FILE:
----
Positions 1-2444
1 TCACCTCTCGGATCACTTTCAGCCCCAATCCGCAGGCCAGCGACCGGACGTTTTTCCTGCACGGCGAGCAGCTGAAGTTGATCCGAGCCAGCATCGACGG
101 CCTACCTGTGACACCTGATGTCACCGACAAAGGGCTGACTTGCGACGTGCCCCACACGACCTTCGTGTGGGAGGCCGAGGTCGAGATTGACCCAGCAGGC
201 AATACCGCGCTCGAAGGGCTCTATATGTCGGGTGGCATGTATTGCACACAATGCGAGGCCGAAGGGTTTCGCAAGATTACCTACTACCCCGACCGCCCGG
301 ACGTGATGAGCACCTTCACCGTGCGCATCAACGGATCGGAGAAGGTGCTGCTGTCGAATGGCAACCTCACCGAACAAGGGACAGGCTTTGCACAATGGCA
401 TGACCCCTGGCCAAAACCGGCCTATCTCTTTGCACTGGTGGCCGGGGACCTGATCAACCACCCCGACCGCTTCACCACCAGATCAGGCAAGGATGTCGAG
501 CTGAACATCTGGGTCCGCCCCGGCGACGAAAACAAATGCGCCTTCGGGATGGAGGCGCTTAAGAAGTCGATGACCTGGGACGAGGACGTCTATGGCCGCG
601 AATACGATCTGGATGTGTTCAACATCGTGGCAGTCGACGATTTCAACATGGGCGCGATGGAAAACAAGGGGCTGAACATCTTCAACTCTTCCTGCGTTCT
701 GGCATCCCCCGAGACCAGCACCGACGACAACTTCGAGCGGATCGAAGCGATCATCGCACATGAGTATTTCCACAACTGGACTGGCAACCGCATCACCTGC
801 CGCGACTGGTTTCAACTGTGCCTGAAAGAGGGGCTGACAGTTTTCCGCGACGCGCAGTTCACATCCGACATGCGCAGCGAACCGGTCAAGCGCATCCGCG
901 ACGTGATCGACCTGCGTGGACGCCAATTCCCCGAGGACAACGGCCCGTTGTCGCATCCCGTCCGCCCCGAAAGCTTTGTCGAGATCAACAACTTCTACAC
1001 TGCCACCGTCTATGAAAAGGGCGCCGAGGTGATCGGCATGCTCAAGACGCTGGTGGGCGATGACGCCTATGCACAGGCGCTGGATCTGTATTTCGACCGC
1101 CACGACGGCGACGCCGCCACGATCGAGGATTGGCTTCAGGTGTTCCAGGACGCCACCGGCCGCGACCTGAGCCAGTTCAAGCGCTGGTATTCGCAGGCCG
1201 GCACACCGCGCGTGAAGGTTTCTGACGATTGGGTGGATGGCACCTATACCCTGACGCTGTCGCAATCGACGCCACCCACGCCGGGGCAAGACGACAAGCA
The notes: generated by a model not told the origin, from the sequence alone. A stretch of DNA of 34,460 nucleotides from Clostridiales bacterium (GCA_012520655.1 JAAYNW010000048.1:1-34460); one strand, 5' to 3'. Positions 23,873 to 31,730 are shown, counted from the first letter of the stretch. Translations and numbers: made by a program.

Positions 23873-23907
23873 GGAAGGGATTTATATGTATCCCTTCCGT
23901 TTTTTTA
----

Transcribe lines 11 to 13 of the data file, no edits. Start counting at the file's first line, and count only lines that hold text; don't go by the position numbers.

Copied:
901 ACGTGATCGACCTGCGTGGACGCCAATTCCCCGAGGACAACGGCCCGTTGTCGCATCCCGTCCGCCCCGAAAGCTTTGTCGAGATCAACAACTTCTACAC
1001 TGCCACCGTCTATGAAAAGGGCGCCGAGGTGATCGGCATGCTCAAGACGCTGGTGGGCGATGACGCCTATGCACAGGCGCTGGATCTGTATTTCGACCGC
1101 CACGACGGCGACGCCGCCACGATCGAGGATTGGCTTCAGGTGTTCCAGGACGCCACCGGCCGCGACCTGAGCCAGTTCAAGCGCTGGTATTCGCAGGCCG